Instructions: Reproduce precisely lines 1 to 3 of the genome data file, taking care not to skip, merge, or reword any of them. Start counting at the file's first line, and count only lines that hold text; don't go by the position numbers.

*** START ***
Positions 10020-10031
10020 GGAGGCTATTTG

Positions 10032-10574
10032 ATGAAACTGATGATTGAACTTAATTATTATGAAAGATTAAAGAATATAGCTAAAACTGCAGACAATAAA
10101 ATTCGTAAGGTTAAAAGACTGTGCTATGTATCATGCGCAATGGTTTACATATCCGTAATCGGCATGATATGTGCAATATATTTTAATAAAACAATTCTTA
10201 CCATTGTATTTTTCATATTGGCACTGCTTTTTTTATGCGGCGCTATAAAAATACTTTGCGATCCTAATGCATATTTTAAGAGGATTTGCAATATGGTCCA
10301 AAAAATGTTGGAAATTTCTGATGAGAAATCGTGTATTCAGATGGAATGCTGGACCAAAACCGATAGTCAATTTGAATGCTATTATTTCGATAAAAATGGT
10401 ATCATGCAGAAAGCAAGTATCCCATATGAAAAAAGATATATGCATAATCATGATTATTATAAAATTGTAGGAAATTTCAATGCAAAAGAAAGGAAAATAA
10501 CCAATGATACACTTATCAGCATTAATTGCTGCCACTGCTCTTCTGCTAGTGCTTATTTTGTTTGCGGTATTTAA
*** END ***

Positions 10020-10031
10020 GGAGGCTATTTG

Positions 10032-10574